“We talk so much about peace - continued the Head of the Church - so much we pray for peace. But today is what we can hear in the gospel of Christ occurs during this Divine Liturgy. The Risen Lord is present among us. And in order to get peace, we should believe in Him, believe in the Savior, Who says: Blessed you are, who may not have seen as Thomas, but believed. Only through faith we can touch the risen Christ and be filled with His peace”.
 
During the liturgy, His Beatitude Sviatoslav also expressed solidarity with the Armenian people as they commemorated the hundredth anniversary of the massacre of Armenians in the Ottoman Empire. In a letter he sent to His Holiness Catholicos of All Armenians Karekin II, Archbishop Sviatoslav said “On April 24th the whole world will be united with the Armenian community to commemorate the mass killings of 1.5 million Armenians which took place exactly one hundred years ago in the Ottoman Empire.

On behalf of the Ukrainian Greek Catholic Church I would like to express our words of solidarity and assure Your Holiness of our prayers for the innocently killed victims of “Medz Yeghern”, sons and daughters of the Armenian people. The 20th century has been one of the most cruel periods in the history of humanity when the evil and hatred
targeted the most vulnerable and unprotected people. Millions of people killed by Nazi and Communist regimes as well as mass killings of the Armenians are victims to these ideologies of hatred in the last century."

The letter further stated, "Pope Francis has rightly called the tragedy of your people “the first Genocide of the 20th century”. Extermination of 1.5 million Armenians has changed the religious map of that part of the world where Christianity once flourished. During those persecutions a great number of monuments of Christian culture has been destroyed forever. We are saddened by the fact that the persecutions of the Christians still continues in the Middle East even nowadays,and the Armenian community is again a subject of sufferings in Syria and Iraq. We invoke our prayers to the Heavenly Father for all the martyrs of the 20th century and for all those who are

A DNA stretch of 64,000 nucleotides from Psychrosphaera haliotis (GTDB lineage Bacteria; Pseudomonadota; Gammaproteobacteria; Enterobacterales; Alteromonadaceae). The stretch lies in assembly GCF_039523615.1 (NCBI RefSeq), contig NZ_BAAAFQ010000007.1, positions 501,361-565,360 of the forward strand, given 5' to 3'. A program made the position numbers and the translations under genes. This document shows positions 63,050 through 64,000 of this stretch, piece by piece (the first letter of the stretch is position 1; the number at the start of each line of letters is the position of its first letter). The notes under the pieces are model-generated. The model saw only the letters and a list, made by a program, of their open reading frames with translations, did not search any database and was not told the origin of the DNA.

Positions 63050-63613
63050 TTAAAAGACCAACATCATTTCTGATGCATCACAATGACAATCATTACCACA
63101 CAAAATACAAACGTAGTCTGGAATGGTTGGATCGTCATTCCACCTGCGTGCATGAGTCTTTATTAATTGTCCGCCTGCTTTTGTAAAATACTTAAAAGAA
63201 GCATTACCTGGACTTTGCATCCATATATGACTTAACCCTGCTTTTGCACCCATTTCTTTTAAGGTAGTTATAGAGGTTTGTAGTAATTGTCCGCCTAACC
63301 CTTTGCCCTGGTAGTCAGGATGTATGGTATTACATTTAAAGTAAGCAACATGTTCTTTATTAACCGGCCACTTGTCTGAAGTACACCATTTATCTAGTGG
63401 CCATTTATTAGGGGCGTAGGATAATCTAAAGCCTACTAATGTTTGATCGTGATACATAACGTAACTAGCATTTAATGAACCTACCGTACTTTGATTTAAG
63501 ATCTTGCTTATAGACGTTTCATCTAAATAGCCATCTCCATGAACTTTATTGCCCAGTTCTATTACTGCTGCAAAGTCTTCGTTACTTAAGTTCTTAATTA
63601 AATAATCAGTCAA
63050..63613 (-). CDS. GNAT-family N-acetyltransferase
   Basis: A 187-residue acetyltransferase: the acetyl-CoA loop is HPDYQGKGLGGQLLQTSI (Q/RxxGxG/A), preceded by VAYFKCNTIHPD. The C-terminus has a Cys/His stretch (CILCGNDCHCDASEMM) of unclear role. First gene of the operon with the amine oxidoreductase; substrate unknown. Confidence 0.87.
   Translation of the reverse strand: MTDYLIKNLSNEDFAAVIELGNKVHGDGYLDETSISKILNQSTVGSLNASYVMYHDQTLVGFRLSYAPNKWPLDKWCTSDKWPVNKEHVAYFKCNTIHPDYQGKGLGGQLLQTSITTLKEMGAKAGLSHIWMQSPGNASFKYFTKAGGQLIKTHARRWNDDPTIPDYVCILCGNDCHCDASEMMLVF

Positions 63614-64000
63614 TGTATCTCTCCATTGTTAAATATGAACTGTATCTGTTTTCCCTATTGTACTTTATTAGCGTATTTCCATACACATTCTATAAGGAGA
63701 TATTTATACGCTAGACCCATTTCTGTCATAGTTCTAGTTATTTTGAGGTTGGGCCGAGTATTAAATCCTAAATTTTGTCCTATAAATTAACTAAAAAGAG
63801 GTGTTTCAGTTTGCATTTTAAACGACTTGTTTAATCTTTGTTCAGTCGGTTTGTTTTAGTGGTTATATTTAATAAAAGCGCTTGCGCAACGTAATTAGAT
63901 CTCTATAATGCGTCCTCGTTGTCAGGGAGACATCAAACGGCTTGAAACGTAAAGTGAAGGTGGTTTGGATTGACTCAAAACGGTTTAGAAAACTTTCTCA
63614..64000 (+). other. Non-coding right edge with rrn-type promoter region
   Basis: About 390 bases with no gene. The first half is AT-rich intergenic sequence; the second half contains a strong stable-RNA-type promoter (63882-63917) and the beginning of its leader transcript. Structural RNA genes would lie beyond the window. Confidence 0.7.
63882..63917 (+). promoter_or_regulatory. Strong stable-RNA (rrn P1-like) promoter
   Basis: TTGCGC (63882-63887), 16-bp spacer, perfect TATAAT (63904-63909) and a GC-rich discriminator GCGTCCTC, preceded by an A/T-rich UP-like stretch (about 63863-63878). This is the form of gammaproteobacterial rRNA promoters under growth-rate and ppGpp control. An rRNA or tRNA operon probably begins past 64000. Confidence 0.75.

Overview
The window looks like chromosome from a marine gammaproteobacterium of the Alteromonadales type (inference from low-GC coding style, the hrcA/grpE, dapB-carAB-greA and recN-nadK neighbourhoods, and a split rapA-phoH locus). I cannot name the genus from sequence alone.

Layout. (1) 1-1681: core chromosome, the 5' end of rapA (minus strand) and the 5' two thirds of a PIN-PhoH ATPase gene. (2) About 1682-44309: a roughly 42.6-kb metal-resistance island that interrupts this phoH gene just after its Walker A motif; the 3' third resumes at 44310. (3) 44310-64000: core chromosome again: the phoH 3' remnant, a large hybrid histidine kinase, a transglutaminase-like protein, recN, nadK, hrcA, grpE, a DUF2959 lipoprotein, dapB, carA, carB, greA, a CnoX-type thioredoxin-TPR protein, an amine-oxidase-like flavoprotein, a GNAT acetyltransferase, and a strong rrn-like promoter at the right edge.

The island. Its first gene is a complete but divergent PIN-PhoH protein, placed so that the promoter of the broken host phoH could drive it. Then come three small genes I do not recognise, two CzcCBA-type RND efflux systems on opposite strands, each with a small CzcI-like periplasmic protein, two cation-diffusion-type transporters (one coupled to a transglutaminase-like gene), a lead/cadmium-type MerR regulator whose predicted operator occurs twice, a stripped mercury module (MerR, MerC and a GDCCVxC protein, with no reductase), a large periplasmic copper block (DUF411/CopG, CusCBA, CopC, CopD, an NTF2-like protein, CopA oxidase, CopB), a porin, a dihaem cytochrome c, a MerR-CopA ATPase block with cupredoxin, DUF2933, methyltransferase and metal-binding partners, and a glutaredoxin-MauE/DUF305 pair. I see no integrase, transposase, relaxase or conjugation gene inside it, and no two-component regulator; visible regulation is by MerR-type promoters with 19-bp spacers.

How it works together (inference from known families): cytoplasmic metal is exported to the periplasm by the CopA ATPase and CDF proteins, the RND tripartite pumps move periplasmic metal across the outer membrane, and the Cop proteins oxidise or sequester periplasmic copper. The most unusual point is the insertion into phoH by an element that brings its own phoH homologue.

being persecuted for their Christian faith.  We, Ukrainians, know very well the pain and the suffering of the Armenian people."

"The painful wounds from the past as well as innocent victims of the present unite our communities and can serve as a foundation for further cooperation in search of mutual recognition of the sufferings inflicted upon our nations. One of the places where Ukrainian and Armenian communities not only co-exist but also serve one another with brotherly love is Lviv. I cherish very pleasant memories of visiting the Armenian Cathedral in Lviv where our Christian unity becomes more visible during common prayers. Our Churches and peoples face great future, because the history of the martyrdom reveals that its seeds bring about abundant fruits. May our peoples become worthy heirs of the great sacrifice of our innocently killed ancestors and build the future of our societies founded on Christian values keeping in mind our responsibility before our ancestors”.